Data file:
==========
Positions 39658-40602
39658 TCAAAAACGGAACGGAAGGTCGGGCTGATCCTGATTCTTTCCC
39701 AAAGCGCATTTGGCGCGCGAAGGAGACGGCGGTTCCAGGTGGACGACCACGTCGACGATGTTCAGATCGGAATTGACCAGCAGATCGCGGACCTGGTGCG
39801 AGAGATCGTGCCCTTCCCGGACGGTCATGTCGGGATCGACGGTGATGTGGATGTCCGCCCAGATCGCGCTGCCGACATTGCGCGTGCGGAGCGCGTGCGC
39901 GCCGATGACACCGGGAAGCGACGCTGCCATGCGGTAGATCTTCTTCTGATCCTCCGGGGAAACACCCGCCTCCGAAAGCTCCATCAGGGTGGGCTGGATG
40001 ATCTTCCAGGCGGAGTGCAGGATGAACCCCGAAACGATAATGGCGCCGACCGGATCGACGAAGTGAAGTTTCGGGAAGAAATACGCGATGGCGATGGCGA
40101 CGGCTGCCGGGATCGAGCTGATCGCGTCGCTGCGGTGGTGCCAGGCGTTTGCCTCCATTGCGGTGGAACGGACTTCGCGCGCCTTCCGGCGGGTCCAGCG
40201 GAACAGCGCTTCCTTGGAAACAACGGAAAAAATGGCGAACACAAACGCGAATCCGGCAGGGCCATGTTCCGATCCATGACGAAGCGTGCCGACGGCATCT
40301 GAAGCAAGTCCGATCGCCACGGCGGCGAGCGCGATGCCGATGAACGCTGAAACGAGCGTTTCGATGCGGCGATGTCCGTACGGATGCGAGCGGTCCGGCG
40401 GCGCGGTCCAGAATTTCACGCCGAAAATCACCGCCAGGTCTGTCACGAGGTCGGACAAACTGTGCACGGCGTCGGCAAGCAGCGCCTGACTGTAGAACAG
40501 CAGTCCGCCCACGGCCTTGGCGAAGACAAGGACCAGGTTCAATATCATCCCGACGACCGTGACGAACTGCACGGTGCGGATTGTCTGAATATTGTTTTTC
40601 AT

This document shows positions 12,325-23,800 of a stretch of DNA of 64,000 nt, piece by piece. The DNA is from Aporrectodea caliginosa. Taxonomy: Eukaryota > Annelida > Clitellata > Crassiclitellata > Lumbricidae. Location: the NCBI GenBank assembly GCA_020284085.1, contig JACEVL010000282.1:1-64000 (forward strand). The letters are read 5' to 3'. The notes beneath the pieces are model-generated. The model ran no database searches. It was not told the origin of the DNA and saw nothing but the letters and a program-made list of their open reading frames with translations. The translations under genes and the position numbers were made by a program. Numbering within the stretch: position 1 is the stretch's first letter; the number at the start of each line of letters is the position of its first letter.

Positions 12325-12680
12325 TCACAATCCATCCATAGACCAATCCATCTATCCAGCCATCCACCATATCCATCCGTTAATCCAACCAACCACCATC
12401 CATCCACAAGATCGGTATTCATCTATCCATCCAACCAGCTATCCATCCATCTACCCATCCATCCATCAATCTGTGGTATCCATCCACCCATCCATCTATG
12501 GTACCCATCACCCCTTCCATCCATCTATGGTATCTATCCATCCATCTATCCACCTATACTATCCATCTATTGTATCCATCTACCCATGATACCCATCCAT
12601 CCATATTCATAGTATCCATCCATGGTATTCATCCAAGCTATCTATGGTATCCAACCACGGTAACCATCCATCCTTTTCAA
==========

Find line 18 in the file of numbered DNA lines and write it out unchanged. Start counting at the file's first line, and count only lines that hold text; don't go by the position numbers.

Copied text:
12601 CCATATTCATAGTATCCATCCATGGTATTCATCCAAGCTATCTATGGTATCCAACCACGGTAACCATCCATCCTTTTCAA